The seven day rolling average for border cases is 20 - and for community cases, the seven day average is 683.
There are 6721 active community cases currently - classed as cases identified in the past 21 days and not yet recovered.
774 community cases yesterday
Yesterday there were 744 cases in the community, down from 981 on Monday.
The majority of the new cases were in Auckland.
Forty people were in hospital with the virus - none in ICU or HUD.
Nineteen Covid-19 cases were detected at the border; three of these were historical.
Latest location of interest
A Queenstown restaurant is the latest high-risk location of interest to be added to the list today.
Fogo Brazilian BBQ staff are being asked to self-isolate after the restaurant was exposed to a positive case over three days.
This new location comes as Queenstown Chamber of Commerce chief executive Ruth Stokes predicted Queenstown would be closed for business by Friday because of the number of businesses confirmed as locations of interest and the number of people being forced to isolate.
1000 returnees out of MIQ
This morning, 1000 returnees in MIQ were due to be released following the country's shift into phase 2 of the Omicron response plan.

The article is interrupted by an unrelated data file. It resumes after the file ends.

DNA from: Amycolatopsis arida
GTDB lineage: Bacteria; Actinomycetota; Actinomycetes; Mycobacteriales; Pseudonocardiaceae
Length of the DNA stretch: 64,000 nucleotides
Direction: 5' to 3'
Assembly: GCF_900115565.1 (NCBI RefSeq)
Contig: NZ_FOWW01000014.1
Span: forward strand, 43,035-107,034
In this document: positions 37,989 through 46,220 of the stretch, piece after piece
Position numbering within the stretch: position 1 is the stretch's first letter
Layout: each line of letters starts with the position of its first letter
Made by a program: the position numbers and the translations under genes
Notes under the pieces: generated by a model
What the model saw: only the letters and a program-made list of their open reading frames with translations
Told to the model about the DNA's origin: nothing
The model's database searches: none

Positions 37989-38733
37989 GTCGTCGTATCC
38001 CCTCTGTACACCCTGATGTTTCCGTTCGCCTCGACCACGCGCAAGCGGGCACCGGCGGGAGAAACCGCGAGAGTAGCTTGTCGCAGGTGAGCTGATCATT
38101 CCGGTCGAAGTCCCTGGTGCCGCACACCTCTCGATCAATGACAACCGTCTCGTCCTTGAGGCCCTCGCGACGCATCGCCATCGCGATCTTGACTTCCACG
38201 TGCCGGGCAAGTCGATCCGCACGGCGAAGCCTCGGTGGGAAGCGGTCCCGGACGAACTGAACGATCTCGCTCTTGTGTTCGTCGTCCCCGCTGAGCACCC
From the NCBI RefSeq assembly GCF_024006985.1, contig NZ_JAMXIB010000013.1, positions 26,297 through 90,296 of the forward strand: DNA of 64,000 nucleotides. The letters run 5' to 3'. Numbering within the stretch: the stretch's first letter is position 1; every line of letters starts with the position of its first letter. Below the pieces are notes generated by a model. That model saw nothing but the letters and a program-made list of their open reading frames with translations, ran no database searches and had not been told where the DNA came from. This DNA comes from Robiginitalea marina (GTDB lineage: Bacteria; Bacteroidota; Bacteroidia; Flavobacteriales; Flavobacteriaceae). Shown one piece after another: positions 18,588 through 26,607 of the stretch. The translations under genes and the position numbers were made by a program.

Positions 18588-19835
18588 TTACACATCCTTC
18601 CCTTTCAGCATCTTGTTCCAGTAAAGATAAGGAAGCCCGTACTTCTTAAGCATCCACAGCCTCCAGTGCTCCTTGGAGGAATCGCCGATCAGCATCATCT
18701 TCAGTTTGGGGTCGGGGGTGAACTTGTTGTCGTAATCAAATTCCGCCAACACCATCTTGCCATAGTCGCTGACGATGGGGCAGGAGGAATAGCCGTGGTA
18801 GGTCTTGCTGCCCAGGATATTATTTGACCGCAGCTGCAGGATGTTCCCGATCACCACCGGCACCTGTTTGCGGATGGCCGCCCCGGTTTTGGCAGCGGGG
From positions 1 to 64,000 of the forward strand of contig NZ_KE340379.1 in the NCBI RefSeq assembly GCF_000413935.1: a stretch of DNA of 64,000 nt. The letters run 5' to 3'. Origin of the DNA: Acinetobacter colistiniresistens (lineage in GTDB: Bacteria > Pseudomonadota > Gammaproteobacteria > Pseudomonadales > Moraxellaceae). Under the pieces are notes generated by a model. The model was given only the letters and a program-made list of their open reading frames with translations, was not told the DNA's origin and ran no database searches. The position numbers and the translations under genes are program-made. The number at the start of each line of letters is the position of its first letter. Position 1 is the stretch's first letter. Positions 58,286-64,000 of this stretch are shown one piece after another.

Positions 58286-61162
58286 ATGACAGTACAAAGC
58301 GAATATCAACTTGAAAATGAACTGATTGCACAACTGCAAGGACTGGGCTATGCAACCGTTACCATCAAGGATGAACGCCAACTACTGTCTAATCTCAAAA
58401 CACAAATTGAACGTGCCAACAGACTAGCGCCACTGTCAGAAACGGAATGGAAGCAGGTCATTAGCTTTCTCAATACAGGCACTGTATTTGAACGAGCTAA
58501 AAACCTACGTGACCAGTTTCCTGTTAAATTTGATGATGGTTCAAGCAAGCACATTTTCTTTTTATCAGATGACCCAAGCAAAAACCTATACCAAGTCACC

An MIQ spokesperson said under phase 2, managed isolation periods for international arrivals into New Zealand reduce from 10 days to seven days.
"This change also applies to those already in MIQ who have completed seven or more days, and are confirmed by a Medical Officer of Health that they are at low risk of having or transmitting Covid-19."
Police set to tow protesters' vehicles
Meanwhile, at Parliament, Police Commissioner Andrew Coster said tow trucks will begin removing vehicles today.
He said they have also appealed for extra assistance, including from the New Zealand Defence Force for their towing capabilities.
Prime Minister Jacinda Ardern said the focus should be on removing illegal activity, such as vehicles blocking the roads. She repeated her request to protesters to "go home."
Asked if she was comfortable with the Defence Force being used to tow cars, she said the big issue was the equipment.
The Army did not have much equipment suitable for urban towing capacity, Ardern said.
National Party leader Christopher Luxon said he trusted police to do the job properly.
"They've got a very complex situation to manage. They've got the experience."